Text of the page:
Bulat Okudzhava

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Okudzhava, Bulat Shalvovich


Born May 9, 1924, in Moscow. Soviet Russian poet. Member of the CPSU since 1955. Fought in the Great Patriotic War.

In 1950, Okudzhava graduated from the University of Tbilisi. His works were first published in 1953. The main themes of his lyric poetry, including the collections Islands (1959), The Merry Drummer (1964), and The Magnanimous Month of March (1967), are drawn from impressions from the front during World War II and from the romance of everyday life. His verse combines the highly emotional with the conversational. He writes and performs lyrical songs.

Okudzhava’s prose works include a novel about P. I. Pestel’, A Gulp of Freedom (1971; published as Poor Avrosimov in 1969), as well as a satirical novella set in the mid-19th century, Merci, or the Adventures of Shipov (1971). He has also written screenplays.


Krasukhin, G. “To grusten on, to vesel on.…” In Voprosy literatury, 1968, no. 9.
Kuniaev, St. “Inertsiia akkompanementa.” In Voprosy literatury, 1968, no. 9.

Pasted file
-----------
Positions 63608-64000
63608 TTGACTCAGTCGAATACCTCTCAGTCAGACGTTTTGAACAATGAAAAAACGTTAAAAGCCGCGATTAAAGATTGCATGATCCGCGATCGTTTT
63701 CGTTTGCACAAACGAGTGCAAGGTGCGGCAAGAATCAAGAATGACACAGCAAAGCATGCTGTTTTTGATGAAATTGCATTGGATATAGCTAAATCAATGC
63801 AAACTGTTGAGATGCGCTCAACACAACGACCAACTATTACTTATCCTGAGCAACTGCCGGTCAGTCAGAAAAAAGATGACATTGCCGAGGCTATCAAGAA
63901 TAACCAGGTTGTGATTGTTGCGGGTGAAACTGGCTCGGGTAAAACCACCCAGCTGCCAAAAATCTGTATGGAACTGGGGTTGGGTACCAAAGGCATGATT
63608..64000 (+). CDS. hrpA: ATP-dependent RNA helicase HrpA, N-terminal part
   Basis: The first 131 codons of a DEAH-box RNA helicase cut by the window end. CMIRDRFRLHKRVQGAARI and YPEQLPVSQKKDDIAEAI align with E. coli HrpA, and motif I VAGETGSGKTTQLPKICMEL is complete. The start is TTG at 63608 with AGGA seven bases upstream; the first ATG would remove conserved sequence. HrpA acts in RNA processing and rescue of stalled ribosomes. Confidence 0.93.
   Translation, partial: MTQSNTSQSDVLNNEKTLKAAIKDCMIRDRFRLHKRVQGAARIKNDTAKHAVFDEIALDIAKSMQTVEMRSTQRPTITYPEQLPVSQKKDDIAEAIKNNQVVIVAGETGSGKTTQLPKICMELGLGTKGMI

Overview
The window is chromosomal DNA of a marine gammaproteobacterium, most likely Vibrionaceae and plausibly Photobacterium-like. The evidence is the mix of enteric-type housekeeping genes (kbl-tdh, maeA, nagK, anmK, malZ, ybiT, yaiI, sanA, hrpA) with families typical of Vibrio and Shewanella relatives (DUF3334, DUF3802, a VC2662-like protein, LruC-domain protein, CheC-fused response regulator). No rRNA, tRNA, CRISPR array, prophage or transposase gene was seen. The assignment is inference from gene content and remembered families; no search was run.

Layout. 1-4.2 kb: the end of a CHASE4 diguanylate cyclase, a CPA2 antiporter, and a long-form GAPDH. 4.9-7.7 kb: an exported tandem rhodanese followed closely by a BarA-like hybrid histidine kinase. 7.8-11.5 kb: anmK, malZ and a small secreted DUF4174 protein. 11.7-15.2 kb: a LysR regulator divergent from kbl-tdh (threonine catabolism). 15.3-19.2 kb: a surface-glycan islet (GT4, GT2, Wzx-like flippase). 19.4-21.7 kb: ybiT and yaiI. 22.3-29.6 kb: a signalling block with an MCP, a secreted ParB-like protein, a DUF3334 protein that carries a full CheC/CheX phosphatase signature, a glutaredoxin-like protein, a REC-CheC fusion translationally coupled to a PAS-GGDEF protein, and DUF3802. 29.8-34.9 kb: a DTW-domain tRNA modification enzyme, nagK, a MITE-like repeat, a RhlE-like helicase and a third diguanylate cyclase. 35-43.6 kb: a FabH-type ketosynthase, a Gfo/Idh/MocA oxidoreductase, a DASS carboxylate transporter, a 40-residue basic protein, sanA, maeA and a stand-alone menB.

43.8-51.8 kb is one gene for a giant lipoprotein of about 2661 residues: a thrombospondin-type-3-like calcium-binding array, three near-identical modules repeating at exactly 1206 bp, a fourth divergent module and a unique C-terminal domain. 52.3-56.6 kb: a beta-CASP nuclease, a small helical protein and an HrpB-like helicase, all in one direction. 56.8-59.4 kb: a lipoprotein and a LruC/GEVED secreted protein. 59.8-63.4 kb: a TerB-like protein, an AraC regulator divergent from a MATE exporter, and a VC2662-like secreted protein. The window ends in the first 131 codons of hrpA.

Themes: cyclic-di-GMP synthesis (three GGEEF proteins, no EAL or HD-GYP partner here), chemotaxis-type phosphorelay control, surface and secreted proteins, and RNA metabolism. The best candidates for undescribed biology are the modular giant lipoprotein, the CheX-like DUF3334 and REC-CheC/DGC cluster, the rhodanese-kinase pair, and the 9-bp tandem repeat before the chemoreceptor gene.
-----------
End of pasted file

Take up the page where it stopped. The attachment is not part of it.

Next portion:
Solov’ev, V. “Po chertezham svoei dushi.” In Zvezda, 1968, no. 5.
Shtorm, G. “Istoriia prinadlezhit poetu. …” In Literaturnaia gazeta, Oct. 8, 1969.
References in periodicals archive ?
The concert will feature Russian bard songs by Bulat Okudzhava and Sergey Nikitin, along with classical works by Ernest Bloch, Vytautas Barkauskas, Leos Janacek, Johann Sebastian Bach, Witold Lutoslowski, Pyotr Illich Tchaikovsky and Manuel de Falla.
This is especially true for his joint works with Bulat Okudzhava, a poet, a writer, and a bard, whose songs circulated on homemade audiotapes.
By the term "liberal literature," Erofeev had in mind the works of such talented contemporary authors as Yuri Trifonov (1925-81), Bulat Okudzhava (1924-97), Chingiz Aitmatov (b.
The re-dedication ceremony included an evening of recitation and entertainment by some of Radio Liberty's most famous contributors, including poet Andrei Voznesensky and folk singer/bard Bulat Okudzhava.
The volume devoted to Bulat Okudzhava is already out -- it is over there on the shelf.
As an example, Sinyavsky re-creates a conversation with his old friend, the fellow dissident and professional protestor Bulat Okudzhava (who, like Sinyavsky, died quite recently).
The 18 June 1997 edition of Literaturnaia Gazeta noted with sadness the death of Bulat Okudzhava, Russia's most renowned bard.